So I went 2-2 and placed 2nd in the U1600 division and scored $10!

Now - can someone answer me this: how did I get paired with an 1800-rated player in round 1 when there were 1400-rated players?  Hind-sight: I'm glad I did, but I would think that they would pair me - a 1244P player - with someone around my rating.

Here is a link to some pictures of the tournament.  My rating is now 1434 after 13 games.

Saturday, May 28, 2011


I've always been a little leery of whispering in my games while playing them (in Team League play).  Generally speaking, there can be three to several people observing your game.  But what if your opponent is also logged in as a guest and sees all the whispers that are being made during the game - especially the whispers you're making?

This screen-grab is from a game of one of our team members.  When I first started observing the game, it was just me, TeamLeague and that guest observing that game.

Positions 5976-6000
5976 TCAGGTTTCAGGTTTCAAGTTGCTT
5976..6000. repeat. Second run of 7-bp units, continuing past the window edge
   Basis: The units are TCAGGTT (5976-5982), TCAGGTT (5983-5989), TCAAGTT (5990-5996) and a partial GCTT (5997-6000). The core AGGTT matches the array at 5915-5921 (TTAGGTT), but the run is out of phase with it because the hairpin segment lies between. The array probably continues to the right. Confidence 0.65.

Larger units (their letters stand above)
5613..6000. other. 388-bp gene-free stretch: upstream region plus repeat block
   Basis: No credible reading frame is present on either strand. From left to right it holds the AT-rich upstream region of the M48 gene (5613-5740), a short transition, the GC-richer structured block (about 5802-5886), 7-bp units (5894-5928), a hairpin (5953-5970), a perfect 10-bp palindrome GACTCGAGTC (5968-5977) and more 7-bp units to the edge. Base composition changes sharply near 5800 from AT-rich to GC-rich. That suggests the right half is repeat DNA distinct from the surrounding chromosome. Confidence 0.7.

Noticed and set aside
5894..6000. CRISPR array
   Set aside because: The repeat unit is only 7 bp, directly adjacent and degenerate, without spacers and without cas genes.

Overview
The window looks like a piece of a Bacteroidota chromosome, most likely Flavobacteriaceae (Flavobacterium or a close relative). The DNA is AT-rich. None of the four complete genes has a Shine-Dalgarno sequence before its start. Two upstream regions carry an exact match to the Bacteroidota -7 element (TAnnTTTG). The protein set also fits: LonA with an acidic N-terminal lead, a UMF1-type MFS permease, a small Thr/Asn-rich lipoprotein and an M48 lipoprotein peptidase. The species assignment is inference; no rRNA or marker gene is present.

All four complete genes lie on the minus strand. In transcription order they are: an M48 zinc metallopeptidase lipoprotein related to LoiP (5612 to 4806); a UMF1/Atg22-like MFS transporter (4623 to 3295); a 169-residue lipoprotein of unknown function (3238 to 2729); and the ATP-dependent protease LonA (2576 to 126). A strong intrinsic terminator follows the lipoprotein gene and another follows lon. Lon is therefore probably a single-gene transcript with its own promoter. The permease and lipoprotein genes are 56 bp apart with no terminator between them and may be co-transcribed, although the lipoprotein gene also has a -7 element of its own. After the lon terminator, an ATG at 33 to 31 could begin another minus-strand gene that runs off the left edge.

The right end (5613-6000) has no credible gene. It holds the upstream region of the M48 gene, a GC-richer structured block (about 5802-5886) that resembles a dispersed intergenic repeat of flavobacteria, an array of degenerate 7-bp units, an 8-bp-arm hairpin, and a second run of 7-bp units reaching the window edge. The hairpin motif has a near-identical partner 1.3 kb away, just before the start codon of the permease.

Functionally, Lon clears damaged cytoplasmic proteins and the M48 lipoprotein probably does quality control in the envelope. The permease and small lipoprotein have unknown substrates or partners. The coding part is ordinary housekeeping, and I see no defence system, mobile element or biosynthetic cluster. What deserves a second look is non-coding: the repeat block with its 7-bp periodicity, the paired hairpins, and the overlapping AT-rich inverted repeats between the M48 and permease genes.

Thursday, May 26, 2011

Rocket Chess

hat tip to chesshouse ... follow the link to see a couple of pictures.

Saturday, May 21, 2011

The Pin

Second TL46 Game

I won my 2nd game in TL46.

The first caption is move 15.  I started licking my chops when he moved that king behind his queen.

I stayed patient and resisted the urge to capture his knight with my white-square bishop.  Then move 19 came and I saw what I was looking for.

After clearing one rook, my knight attacked his bishop and queen.  After taking the bishop and he the knight, he'd be pinned.  He opted to just drop the bishop altogether.

I kept up the pressure.  He eventually resigned on move 28.    I was about to mate him or clear all his pieces.

It was just neat how I kept chipping away at trying to get that pin.  I knew at any point the position could have changed and the pin would have been an after-thought.  But it felt good to be patient, develop pieces and prepare the position entirely.

Case for Wood Board

I finally got around to finding a case for a wood board (23x23).  House of Staunton has one for $35.  If any of you know of a better price for a wood board (that does not fold), let me know.  Link to case.

Tron Legacy